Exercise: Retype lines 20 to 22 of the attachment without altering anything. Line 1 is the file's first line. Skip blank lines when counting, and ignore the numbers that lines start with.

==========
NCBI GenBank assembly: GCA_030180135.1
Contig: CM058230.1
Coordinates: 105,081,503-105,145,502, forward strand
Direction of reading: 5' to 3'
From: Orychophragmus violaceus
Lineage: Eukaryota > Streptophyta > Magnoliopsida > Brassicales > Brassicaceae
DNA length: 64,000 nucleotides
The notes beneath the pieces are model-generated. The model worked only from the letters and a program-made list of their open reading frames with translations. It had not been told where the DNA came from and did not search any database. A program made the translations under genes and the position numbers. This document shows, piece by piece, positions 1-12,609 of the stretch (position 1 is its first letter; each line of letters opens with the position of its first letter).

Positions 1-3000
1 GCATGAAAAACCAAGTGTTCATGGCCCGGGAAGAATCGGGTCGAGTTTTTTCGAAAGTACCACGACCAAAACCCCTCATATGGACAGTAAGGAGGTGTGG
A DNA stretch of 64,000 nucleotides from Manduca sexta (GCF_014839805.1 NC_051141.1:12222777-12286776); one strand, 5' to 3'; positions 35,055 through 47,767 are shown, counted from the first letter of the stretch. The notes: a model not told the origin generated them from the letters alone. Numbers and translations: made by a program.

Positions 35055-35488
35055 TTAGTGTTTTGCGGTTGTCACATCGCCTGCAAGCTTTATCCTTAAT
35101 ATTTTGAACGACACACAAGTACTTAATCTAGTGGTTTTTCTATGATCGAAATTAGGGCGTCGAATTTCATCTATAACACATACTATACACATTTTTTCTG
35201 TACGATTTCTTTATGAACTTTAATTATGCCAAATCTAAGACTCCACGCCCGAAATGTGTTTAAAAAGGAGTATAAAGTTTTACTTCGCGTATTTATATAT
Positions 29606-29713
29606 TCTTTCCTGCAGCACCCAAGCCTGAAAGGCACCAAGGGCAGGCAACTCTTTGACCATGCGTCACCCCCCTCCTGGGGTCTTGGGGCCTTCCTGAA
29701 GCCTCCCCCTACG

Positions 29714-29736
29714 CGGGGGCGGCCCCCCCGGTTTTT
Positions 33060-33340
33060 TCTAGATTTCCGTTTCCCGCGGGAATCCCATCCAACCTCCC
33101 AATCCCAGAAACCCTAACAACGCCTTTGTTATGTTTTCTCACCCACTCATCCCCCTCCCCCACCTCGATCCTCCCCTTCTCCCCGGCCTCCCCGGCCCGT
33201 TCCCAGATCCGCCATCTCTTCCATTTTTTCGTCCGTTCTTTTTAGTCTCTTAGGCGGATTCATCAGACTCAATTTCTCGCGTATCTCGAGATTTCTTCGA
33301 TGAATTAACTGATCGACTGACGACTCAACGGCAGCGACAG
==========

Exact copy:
29714 CGGGGGCGGCCCCCCCGGTTTTT
Positions 33060-33340
33060 TCTAGATTTCCGTTTCCCGCGGGAATCCCATCCAACCTCCC